African elites: multiple pathways
By Anna Trapido
‘‘History is a graveyard of aristocracies,” the Italian sociologist Vilfredo Pareto famously wrote. In fact, Pareto introduced the word “elite” to the social sciences. In the early twentieth century he argued that a minority will always rule without recourse to what he considered to be outdated notions of heredity or class.
In contemporary political discourse, attacking the elite is a popular pastime. Internationally, United States President Donald Trump ran a successful 2016 electoral campaign based on a rejection of the “establishment”. Closer to home, two years ago Julius Malema told his 1.24 million Twitter followers that the occasion of the ANC’s 105th birthday was an opportunity “for the politically connected black elite to show off their ill-gotten gains”. Inter-elite bashing, in which aspirant elites seek to advantage themselves by sending rivals to Pareto’s metaphorical graveyard, is a common occurrence.
Power-hungry populism can obscure the need for a more complex analysis of elite behaviour. For better or worse, in human societies control is almost invariably concentrated in the hands of the few rather than the many. Elites determine the direction societies take, even if there are always countervailing trends and challenges to power from below. Because of this, their conduct is critical to the development of countries all around the world.
Beyond political point-scoring, examining elites is complex. The mechanisms through which they exercise power are often obscure, as they cross both public and private spheres of social institutions. Some elite conduct must be inferred from the action and inaction of organs of state, and economic, political and social institutions.
Here, I discuss two samples of countries drawn from the Sustainable Economic Opportunity (SEO) category of the 2018 Ibrahim Index of African Government (IIAG). This category measures the extent to which governments enable their citizens to pursue economic goals and provide opportunities to prosper. These samples consist of four countries in the high category (Mauritius, Morocco, Rwanda, South Africa) and two median-ranked countries (Nigeria and Algeria) on the SEO index.
Development is, of course, always an unfolding process. Moreover, the top-ranked countries cannot be said to represent an “ideal” type for development. Nevertheless, examining these two groups will help to gain some understanding of the traits of elites that can be associated with more, or less, successful economic development. In the high category, Rwanda and Morocco stand out as countries that have significantly improved their economic opportunity score over the decade that the IIAG index has been compiled. In contrast, median-ranked countries show little or negative change over time. Looking at this group gives more insights than examining bottom-ranked countries with profound governance breakdowns. In situations of total breakdown so many systems are broken that it is almost impossible to compare them to the more viable states.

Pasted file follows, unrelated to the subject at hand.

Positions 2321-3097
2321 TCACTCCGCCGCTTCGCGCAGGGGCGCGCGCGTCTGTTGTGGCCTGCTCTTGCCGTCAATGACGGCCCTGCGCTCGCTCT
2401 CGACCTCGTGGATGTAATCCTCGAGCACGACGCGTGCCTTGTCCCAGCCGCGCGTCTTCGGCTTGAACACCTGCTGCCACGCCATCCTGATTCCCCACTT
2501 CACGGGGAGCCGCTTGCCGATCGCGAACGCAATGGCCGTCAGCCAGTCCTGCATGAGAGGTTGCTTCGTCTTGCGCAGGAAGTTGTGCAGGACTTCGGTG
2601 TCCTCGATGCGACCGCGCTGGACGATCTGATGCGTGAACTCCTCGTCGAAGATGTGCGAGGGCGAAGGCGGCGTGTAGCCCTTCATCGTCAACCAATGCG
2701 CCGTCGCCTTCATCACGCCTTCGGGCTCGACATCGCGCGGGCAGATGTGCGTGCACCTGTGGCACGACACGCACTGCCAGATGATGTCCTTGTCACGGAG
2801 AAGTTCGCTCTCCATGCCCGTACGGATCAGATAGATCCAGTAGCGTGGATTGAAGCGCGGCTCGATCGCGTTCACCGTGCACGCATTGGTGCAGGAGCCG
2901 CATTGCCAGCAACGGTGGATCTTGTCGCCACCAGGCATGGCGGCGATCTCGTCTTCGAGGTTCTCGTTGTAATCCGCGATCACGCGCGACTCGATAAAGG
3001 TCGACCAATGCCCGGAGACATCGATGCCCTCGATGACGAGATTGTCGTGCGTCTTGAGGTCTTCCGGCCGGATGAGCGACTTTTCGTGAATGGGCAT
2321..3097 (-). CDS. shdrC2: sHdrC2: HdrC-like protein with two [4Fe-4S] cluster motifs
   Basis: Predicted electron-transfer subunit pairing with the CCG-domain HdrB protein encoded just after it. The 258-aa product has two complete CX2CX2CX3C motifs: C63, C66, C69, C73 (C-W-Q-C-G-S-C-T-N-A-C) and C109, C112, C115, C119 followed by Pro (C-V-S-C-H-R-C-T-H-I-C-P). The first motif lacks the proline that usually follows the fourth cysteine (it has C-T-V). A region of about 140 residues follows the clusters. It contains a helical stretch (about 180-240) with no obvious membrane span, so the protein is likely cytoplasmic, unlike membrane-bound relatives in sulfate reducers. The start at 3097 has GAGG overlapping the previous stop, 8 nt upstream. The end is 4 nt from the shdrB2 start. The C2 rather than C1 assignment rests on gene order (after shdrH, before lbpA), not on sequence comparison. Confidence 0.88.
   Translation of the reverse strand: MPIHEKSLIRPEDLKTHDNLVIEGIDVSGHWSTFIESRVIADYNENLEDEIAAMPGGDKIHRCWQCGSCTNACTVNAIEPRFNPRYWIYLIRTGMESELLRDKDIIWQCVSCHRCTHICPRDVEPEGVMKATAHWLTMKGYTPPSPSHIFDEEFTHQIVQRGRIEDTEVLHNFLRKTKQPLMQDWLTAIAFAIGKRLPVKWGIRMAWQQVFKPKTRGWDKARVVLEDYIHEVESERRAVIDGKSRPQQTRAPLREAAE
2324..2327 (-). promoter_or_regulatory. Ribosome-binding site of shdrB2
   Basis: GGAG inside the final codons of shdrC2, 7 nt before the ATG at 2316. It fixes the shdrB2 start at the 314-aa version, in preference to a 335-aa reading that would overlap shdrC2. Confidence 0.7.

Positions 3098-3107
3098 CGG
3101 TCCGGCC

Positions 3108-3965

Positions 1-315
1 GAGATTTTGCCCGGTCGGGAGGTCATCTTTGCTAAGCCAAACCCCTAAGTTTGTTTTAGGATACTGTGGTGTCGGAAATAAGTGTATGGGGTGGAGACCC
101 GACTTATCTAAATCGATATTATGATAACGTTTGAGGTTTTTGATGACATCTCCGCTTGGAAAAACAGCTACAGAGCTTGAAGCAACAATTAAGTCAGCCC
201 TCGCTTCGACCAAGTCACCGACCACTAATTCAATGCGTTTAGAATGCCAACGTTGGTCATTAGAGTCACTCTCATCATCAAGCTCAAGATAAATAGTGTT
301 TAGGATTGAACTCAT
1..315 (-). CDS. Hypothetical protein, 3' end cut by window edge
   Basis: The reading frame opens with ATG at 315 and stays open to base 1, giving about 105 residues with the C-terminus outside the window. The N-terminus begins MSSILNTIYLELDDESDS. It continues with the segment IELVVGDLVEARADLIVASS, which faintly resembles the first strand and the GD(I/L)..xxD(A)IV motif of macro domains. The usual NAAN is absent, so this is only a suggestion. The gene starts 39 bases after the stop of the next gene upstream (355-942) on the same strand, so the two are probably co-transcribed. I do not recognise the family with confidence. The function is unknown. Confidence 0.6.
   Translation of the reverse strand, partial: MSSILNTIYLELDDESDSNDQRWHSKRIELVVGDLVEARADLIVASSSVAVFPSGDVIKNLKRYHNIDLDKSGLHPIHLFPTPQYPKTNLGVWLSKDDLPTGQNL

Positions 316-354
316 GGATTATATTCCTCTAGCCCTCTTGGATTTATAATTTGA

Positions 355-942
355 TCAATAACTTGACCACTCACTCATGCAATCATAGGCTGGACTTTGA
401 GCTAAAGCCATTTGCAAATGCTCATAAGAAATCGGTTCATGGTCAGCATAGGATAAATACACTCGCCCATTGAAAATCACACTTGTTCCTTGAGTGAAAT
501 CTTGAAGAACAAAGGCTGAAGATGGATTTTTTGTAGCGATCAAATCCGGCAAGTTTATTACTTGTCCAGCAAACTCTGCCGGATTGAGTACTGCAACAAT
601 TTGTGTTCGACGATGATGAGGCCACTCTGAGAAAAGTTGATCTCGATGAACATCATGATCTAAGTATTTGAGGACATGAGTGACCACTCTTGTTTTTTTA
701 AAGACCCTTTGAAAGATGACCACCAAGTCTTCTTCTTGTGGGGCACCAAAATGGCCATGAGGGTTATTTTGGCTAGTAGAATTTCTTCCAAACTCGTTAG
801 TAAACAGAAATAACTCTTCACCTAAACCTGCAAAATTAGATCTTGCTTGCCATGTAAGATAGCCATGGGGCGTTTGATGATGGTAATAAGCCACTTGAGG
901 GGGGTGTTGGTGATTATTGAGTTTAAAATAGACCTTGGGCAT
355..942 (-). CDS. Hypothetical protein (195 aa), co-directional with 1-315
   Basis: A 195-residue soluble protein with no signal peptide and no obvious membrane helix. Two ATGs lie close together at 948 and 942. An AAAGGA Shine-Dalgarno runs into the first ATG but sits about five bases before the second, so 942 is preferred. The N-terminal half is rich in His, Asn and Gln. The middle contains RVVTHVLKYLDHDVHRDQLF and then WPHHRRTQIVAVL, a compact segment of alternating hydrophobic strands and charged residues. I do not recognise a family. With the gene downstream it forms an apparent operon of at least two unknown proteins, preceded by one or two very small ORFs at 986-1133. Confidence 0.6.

In 1968, Mauritius was granted independence under the leadership of its first prime minister, Sir Seewoosagur Ramgoolam. Faced with a multi-ethnic democratic state, the existing Franco-Mauritian elite could no longer sustain the hegemony it had held for two centuries. Political dominance shifted to the Hindu elite, backed by the more numerous Hindu community. More than five decades later, Franco-Mauritians – who currently number about 10,000 out of a population of 1.2 million – can still be considered an integral aspect of the Mauritian economic elite. As Richard Sandbrook and his colleagues argued in a 2007 study, Franco-Mauritians “accepted an implicit bargain by yielding political dominance and accepting some redistribution in exchange for the legitimacy that a modest social democracy would generate – provided reforms excluded exorbitant taxes or asset redistribution.”
In line with C. Wright Mills’ 1956 account of the fusion of elite power, Carl Stone argued in a 1983 study about the Caribbean that in many instances a power elite emerged which constituted a tightly knit network of political and business elites. Mauritius, however, has two functional elites in the political and economic spheres, which can be said to offer some stability. Such a scenario is closer to Suzanne Keller’s pluralist model of elites in society, in which specialised elites lead multiple competitive groups, fortifying plurality of power and legitimising the existence of opposing factions.
Within this framework, Mauritius has transitioned from a low-income agricultural dependent economy into a diversified, upper middle-income economy. Inter-elite competition is combined with sufficient consensus to facilitate development. Since the 1980s that consensus has been enhanced by growing economic prosperity, which has seen Mauritius becoming one of the most democratically stable African states. Major contributors to the GDP include agriculture (4%), industry (22%) and services (74%), the latter dominated by finance and tourism. Mauritius provides off-shore banking services as an Indian Ocean hub. Aiming to become a high-income country in the next decade, and positioning itself as a gateway to East Africa, the government adopted a growth strategy of public investments in education, infrastructure, ICT and improvements in the business climate.